"I can't hang out with you Dad because I have too much homework."

And just like with Mary, the longer I went without seeing Grace, the more her contempt for me grew.

It was devastating to have to stand by helplessly and watch my daughters drift away unable to do anything to stop this. And no matter what tried, I seemed to only make things worse. The girls I had raised to be rational and independent thinkers, to question and consider other points of view, and to trust themselves and make up their own minds so as not to be wrongly influenced or manipulated by things of the outside world, were now gone. And no amount of reasoning or logical thinking seemed to make any difference. They had their minds made up, and I had perhaps failed to warn them about those things which I knew to be even more dangerous — things not so much of the outside world, but rather closer to home.

Soon all three of my girls were gone: Josie went back to Oregon and hasn't returned since. I've had no relationship with Mary since August of 2010, and I have no relationship with Grace anymore either.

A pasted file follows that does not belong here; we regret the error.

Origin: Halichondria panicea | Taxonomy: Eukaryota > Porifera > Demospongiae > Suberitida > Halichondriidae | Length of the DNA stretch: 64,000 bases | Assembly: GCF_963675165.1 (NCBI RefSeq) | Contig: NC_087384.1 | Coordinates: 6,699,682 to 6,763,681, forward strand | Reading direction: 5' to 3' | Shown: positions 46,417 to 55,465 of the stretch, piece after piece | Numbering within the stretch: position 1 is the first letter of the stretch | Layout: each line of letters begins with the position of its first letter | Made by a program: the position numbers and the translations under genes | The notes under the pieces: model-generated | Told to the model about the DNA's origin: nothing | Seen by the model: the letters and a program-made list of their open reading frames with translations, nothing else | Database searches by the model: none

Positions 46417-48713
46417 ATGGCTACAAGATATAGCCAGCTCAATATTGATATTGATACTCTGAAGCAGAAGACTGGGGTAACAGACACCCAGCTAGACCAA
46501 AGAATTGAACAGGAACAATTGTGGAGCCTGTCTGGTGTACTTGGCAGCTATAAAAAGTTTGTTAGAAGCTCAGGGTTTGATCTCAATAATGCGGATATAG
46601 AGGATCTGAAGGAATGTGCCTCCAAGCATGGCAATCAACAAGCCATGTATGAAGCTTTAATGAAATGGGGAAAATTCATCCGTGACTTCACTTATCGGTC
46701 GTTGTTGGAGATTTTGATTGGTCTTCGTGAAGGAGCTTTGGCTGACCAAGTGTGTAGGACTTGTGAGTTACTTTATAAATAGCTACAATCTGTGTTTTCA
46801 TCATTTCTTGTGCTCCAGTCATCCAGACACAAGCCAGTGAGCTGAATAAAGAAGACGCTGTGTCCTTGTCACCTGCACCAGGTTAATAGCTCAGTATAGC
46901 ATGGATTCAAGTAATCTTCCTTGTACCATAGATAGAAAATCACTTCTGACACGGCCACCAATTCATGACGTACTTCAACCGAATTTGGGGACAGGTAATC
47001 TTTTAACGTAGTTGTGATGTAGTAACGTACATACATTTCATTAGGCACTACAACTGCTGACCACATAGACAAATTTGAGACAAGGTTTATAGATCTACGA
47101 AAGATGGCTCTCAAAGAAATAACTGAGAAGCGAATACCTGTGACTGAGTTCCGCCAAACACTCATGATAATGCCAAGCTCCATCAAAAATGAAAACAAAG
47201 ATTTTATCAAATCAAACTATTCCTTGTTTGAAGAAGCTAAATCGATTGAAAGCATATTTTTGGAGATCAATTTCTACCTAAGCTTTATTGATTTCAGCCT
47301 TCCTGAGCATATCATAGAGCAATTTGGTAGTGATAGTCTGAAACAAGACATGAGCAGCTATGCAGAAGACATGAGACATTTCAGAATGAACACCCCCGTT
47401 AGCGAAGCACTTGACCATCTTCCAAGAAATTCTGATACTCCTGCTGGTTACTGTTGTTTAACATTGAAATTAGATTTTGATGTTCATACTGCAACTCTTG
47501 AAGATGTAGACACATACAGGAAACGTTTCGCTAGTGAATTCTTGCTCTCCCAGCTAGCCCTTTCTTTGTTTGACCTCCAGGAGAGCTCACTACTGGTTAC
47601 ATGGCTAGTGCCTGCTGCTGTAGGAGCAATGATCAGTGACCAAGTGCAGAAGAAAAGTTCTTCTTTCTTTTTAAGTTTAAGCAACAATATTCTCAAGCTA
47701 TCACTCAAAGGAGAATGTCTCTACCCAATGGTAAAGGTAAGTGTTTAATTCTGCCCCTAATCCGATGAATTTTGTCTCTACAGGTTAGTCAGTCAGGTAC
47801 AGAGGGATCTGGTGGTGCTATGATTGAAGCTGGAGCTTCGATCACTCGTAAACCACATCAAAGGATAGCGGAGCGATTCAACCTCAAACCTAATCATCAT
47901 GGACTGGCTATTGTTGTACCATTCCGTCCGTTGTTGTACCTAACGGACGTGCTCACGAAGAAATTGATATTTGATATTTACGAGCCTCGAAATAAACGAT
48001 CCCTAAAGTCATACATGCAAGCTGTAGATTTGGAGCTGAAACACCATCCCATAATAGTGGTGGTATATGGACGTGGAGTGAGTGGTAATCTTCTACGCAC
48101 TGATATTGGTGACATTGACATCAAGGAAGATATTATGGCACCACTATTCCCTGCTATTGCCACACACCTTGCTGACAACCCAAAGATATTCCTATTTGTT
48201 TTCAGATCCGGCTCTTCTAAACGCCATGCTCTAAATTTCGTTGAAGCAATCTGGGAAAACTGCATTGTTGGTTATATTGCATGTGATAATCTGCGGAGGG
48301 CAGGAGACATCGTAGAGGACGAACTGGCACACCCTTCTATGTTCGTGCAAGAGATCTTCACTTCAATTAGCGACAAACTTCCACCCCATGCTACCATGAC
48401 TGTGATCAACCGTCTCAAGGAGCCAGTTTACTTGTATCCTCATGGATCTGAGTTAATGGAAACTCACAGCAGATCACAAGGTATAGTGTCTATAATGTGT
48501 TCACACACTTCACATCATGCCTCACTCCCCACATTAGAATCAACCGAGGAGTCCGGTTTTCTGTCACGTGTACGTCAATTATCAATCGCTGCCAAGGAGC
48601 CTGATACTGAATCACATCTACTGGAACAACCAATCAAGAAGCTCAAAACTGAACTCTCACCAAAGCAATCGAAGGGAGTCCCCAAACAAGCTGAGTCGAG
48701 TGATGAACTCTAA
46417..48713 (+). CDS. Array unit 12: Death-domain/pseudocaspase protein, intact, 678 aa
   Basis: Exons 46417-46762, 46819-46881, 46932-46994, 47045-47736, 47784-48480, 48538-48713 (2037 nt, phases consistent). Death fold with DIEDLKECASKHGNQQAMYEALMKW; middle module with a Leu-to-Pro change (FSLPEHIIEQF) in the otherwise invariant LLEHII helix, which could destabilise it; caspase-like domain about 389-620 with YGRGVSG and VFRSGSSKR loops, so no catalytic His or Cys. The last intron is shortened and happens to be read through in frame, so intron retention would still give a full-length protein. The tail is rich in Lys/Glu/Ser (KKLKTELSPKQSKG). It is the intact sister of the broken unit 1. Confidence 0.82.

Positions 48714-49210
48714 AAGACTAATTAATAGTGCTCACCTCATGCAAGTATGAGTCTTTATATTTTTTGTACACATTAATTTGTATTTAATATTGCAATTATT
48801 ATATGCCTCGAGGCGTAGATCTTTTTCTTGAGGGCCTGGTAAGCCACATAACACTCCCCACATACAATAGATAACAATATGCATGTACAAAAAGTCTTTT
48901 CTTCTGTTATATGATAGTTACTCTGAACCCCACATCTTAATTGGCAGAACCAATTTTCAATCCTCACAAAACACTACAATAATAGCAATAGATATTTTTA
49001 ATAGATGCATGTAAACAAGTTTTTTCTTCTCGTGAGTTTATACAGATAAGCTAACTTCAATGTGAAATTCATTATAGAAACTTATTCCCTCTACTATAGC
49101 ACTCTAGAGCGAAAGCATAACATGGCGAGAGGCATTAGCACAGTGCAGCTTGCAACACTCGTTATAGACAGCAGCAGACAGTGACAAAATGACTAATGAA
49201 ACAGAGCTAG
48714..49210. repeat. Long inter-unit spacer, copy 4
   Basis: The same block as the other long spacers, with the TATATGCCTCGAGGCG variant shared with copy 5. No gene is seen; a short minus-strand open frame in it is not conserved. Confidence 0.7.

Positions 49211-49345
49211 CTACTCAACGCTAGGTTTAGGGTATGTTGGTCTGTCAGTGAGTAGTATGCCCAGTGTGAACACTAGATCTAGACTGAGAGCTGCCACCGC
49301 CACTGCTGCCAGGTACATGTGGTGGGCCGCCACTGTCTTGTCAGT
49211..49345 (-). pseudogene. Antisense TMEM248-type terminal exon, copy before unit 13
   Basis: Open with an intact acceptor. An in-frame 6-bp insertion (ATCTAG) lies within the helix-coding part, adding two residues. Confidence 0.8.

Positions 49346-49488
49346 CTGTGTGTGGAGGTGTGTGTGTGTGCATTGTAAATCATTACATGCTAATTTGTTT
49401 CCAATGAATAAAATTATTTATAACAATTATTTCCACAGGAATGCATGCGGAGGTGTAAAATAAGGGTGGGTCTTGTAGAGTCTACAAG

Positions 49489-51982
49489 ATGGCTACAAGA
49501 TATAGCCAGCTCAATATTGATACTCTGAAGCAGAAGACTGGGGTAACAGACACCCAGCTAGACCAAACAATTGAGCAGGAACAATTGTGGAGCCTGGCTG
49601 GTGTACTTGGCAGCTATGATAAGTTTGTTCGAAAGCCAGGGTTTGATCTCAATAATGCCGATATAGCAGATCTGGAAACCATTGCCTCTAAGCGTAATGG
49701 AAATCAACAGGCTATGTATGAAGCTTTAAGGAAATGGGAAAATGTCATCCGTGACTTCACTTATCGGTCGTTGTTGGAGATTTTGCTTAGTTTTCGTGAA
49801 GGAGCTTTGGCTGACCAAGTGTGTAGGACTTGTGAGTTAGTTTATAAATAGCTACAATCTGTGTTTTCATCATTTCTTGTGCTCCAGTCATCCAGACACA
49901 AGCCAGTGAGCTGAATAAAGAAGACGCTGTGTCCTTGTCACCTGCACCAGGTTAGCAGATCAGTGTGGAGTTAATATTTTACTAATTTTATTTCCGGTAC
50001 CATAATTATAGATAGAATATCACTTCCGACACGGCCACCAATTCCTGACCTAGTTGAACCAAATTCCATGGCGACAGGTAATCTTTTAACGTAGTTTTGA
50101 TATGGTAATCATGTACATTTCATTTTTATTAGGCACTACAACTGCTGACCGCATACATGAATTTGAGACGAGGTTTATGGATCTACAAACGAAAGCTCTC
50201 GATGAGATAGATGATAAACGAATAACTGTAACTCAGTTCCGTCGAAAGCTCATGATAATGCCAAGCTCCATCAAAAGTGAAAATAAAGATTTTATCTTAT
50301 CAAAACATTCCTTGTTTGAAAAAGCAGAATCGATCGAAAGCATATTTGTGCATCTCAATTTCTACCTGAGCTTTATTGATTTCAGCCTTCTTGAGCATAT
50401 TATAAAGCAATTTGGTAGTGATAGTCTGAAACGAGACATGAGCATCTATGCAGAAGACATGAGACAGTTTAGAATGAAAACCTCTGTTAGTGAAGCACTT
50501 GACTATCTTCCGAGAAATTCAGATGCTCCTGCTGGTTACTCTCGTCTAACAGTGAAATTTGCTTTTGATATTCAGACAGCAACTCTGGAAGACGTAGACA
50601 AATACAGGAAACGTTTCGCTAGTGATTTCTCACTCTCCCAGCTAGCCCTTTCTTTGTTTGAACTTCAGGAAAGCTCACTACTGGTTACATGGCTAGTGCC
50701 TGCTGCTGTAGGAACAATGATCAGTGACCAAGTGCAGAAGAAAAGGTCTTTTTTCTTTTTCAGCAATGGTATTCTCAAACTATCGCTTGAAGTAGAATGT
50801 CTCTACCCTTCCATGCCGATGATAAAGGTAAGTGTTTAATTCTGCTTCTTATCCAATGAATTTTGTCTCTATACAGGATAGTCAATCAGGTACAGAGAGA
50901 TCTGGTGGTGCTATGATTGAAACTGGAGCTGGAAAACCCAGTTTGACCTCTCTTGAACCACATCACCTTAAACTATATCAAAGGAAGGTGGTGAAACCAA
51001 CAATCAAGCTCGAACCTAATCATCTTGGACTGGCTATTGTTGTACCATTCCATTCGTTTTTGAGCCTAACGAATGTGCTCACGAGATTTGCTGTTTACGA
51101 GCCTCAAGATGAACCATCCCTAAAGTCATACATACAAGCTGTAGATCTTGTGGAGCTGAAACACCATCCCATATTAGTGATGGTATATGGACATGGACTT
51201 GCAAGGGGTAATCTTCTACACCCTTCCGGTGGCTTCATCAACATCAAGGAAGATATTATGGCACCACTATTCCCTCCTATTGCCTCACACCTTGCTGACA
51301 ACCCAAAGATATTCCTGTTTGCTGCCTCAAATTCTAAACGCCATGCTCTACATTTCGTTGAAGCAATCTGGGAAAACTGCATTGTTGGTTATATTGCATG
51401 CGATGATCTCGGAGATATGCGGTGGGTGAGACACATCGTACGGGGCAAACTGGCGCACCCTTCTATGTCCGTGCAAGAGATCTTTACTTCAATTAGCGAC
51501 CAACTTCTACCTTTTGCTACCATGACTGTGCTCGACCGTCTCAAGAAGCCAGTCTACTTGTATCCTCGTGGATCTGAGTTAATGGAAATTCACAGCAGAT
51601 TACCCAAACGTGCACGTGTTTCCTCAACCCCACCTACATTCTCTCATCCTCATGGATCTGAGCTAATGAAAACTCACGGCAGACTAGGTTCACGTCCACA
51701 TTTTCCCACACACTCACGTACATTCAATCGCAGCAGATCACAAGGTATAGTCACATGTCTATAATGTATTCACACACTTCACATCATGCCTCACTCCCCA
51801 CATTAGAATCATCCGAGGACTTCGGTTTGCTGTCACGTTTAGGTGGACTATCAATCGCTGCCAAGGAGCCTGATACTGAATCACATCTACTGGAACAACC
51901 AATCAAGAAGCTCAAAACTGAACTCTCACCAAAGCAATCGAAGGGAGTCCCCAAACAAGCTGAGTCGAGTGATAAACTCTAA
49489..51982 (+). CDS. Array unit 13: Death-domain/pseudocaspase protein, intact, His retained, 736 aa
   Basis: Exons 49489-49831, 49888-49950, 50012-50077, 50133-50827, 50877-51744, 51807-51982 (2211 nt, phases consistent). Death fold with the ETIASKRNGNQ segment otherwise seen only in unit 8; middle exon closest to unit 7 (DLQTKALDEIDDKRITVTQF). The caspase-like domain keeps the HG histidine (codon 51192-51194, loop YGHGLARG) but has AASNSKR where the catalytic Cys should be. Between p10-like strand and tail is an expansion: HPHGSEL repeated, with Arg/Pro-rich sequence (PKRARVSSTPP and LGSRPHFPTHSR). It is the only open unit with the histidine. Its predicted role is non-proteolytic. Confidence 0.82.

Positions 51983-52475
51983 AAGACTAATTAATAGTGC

7 comments:

Daughters said...

I would understand this, but I'm too dumb.
Sincerely,
Your Stupid, Brainwashed, Manipulated, Naive, Blindly-Following Daughter,
Grace

John Brosnan said...

Well thanks for the comment at least, Grace. I miss you. Love Dad

TSElliott said...

I really doubt that Grace would write that. But, then again little girls do change into monsters during puberty. John - your ex-wife is so good at abusing you that she has taught your children how to do it as well. You are the perfect prey. You just sit there and take it and then they all get together and laugh at your suffering.

John Brosnan said...

She never changed during puberty. She didn't change until she saw Mary changing. And Mary didn't change until I lost my job.

Daughters said...

Dearest Father and TSElliot-
I DID change during puberty! I got my period, my hormones kicked in, I grew taller... But don't worry, it's natural. I don't know why one would believe that "little girls" change into monsters during puberty... that sounds like a horror movie, not reality, silly!

Sincerely,
The Post-Pubescent Grace

P.S. We're having a "let's laugh at John's suffering" get-together this Friday. Your invited, TSElliot, as long as you bring the popcorn!

John Brosnan said...

I meant that you didn't start hating me during puberty when you changed in other ways. I don't know who that TSElliot person is, Grace. Don't worry about them. - Dad

Schnitzie said...

John, I see you as holding steady and maintaining your integrity. That is all you can do...hold the love. Keep it there. I cannot imagine a more loving thing to do. Acknowledging your pain and your humanity is too painful for your girls now. But they will always be your girls. What a cruel alchemy that has turned their love into hate, in order for them to survive. But the energy is still there. -- Schnitzerella